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GLASGOW — A generation gap has opened up over Scotland’s independence referendum on Thursday, with younger voters more inclined to back independence and their elders tending to say they want to remain in the United Kingdom.

Support for the status quo is strongest among the over-60s, who are worried about the consequences breaking free would have on pensions, health care, and savings; the pro-independence movement is largely being driven by under-40s.

Neck and neck in the polls, the rival campaigns have called on core supporters to make a last-ditch attempt to swing the vote by making the debate a family affair.

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The young are being urged to visit parents and grandparents to explain why they should support separation. The no camp has launched a counteroffensive by asking seniors to win young hearts and minds with their wisdom.

‘‘I was so proud of my grandpa when he told me he was voting yes that I burst into tears,’’ said Miriam Brett, 23, from Shetland and a campaigner for Generation Yes. ‘‘A yes vote means so much to my generation. We want to let all our grandparents know that their future is secure in our hands, and with a Yes we can build a better future for ourselves and for our children.’’

The No camp is trailing in every age group except the over-60s. Polls indicate more than 63 percent of that age group is expected to vote in favor of the union. As older people are more likely to be on the electoral roll, there has been a huge drive to get younger people engaged in the Yes campaign.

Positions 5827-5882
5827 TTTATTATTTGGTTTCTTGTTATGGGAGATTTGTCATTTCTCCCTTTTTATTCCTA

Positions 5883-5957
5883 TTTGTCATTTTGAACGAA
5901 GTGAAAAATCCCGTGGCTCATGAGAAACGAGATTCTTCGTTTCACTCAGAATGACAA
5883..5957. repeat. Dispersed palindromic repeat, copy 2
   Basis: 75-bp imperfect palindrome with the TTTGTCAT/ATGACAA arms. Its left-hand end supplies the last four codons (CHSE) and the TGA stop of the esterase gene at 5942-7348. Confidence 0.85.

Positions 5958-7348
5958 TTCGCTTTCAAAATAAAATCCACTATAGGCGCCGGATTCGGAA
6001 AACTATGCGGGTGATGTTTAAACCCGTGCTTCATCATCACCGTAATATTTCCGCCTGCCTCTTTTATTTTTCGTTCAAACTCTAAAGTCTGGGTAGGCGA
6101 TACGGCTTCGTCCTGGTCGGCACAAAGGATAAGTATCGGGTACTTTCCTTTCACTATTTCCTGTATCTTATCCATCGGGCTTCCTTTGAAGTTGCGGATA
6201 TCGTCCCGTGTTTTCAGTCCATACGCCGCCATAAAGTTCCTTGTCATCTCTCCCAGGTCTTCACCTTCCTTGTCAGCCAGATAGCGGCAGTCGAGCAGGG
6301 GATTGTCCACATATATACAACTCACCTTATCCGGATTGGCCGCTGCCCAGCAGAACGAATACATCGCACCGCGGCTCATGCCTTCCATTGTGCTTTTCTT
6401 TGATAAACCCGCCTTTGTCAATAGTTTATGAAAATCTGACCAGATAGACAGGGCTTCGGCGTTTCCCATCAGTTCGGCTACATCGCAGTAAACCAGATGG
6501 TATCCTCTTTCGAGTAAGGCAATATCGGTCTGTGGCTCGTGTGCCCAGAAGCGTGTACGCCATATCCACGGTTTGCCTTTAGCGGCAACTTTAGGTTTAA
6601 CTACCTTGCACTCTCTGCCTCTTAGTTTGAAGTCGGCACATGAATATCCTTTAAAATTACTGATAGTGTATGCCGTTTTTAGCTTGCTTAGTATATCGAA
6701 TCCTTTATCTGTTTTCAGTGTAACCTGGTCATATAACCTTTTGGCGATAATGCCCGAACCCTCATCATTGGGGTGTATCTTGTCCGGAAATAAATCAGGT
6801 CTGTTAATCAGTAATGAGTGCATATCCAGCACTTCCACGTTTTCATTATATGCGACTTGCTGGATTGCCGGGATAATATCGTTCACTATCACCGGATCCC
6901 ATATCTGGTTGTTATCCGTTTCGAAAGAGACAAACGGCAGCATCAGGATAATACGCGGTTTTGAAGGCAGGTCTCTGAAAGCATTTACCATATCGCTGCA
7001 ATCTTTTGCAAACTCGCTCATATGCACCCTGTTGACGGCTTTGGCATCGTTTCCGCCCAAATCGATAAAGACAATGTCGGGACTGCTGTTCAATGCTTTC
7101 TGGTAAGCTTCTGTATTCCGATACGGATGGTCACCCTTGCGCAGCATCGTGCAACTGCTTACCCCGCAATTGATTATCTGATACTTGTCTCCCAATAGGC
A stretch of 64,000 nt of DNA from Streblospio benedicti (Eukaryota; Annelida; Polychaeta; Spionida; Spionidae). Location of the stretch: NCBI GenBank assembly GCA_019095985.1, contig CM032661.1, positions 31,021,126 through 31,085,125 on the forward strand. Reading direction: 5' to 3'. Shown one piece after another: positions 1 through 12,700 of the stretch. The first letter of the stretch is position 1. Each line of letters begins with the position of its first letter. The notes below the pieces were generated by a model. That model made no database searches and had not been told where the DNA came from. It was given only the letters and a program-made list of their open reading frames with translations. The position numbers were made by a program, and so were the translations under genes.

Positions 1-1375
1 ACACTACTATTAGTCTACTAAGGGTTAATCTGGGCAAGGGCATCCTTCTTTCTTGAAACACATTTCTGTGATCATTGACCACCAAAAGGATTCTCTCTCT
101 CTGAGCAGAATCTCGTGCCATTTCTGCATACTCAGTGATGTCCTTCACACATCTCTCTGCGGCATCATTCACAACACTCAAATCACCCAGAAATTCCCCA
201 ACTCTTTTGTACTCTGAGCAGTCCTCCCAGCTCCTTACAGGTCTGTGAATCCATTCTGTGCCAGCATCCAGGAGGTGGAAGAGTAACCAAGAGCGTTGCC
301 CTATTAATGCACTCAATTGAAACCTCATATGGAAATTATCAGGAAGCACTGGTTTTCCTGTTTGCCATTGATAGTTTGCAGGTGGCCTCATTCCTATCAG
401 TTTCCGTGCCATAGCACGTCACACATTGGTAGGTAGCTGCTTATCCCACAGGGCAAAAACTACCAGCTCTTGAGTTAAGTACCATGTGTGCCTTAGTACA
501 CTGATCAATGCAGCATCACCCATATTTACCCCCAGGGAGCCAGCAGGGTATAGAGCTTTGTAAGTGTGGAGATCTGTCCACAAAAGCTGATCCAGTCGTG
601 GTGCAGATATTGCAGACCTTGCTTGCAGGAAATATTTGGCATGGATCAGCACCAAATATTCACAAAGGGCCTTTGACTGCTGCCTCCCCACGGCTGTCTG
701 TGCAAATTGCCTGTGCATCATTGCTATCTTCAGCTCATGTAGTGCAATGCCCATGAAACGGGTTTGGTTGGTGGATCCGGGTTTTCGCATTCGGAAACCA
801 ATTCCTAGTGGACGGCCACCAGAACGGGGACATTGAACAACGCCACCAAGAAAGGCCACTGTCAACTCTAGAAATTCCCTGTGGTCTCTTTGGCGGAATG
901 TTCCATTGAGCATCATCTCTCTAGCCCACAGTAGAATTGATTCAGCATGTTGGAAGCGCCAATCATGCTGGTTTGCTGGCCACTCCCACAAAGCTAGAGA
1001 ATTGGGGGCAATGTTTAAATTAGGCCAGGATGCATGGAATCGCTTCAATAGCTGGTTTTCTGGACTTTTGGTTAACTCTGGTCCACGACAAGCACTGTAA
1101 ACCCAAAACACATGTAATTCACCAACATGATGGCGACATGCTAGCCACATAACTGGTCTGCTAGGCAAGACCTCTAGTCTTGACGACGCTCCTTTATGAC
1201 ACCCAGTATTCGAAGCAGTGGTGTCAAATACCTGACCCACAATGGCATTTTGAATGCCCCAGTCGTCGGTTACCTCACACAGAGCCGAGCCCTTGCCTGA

Prime Minister David Cameron of Britain on Monday used his final speech to Scots before Thursday’s vote to warn that the secession would not be a trial separation.

“There’s no going back from this, no rerun,” Cameron told supporters in the northeastern city of Aberdeen. “If Scotland votes yes, the UK will split, and we will go our separate ways forever.”

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Interest in the referendum is sky high. A total of 4.29 million Scottish residents, representing 97 percent of the voting age population, has registered to vote in the referendum.

That’s an increase of 300,000 on those registered in Scotland in 2012.

The turnout for the referendum could exceed 85 percent, compared with just 50.4 percent who voted in the last Scottish Parliament elections in 2011, and the 63.8 percent who turned out for the 2010 UK election.

Among the electorate are 124,000 voters aged 16 and 17 who have been granted the right to vote for the first time. Many of these new voters are expected to support independence.

But conventional wisdom holds that older voters are more likely to actually cast their ballots, a factor that could help the Better Together campaign.